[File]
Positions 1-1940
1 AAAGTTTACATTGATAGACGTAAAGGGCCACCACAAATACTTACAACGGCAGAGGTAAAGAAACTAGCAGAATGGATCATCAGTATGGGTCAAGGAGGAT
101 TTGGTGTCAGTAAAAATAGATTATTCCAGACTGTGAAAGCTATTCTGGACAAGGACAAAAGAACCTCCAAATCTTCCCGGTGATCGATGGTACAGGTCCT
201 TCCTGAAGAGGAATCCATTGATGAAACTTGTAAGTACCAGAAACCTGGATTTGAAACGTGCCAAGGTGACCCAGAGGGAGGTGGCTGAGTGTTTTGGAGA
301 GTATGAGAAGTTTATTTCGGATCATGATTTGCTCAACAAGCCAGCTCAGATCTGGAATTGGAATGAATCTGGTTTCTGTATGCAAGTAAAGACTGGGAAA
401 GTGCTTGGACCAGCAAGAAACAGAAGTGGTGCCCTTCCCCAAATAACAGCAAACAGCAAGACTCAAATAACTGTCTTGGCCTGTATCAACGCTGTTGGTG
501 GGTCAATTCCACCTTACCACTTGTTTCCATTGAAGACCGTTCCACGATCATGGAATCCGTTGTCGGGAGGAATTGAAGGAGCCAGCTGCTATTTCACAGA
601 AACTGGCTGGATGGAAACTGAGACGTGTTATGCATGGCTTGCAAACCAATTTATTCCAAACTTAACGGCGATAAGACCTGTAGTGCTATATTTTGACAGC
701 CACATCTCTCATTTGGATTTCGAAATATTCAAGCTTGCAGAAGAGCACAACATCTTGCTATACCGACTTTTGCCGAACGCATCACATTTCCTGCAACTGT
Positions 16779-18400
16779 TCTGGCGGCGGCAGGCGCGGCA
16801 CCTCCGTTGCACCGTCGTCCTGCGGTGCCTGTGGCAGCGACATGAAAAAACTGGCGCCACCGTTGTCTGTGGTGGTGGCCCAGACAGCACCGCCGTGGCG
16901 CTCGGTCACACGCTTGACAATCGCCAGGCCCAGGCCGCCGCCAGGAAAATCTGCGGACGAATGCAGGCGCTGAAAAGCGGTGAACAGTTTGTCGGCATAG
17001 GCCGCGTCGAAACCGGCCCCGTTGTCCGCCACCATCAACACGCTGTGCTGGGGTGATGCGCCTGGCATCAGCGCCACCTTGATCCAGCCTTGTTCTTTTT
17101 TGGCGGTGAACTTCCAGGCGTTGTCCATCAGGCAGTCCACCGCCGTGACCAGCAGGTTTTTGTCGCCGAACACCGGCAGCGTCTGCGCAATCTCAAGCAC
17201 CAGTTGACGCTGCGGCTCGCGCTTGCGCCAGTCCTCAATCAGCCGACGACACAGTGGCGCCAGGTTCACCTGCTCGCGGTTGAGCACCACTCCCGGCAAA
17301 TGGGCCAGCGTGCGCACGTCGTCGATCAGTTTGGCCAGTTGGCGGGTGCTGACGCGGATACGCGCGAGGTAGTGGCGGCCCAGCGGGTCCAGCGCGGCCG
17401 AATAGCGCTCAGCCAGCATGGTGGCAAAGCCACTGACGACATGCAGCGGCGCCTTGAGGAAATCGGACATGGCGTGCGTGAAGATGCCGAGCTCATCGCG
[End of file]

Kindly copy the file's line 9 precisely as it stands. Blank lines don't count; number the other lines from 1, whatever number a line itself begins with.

701 CACATCTCTCATTTGGATTTCGAAATATTCAAGCTTGCAGAAGAGCACAACATCTTGCTATACCGACTTTTGCCGAACGCATCACATTTCCTGCAACTGT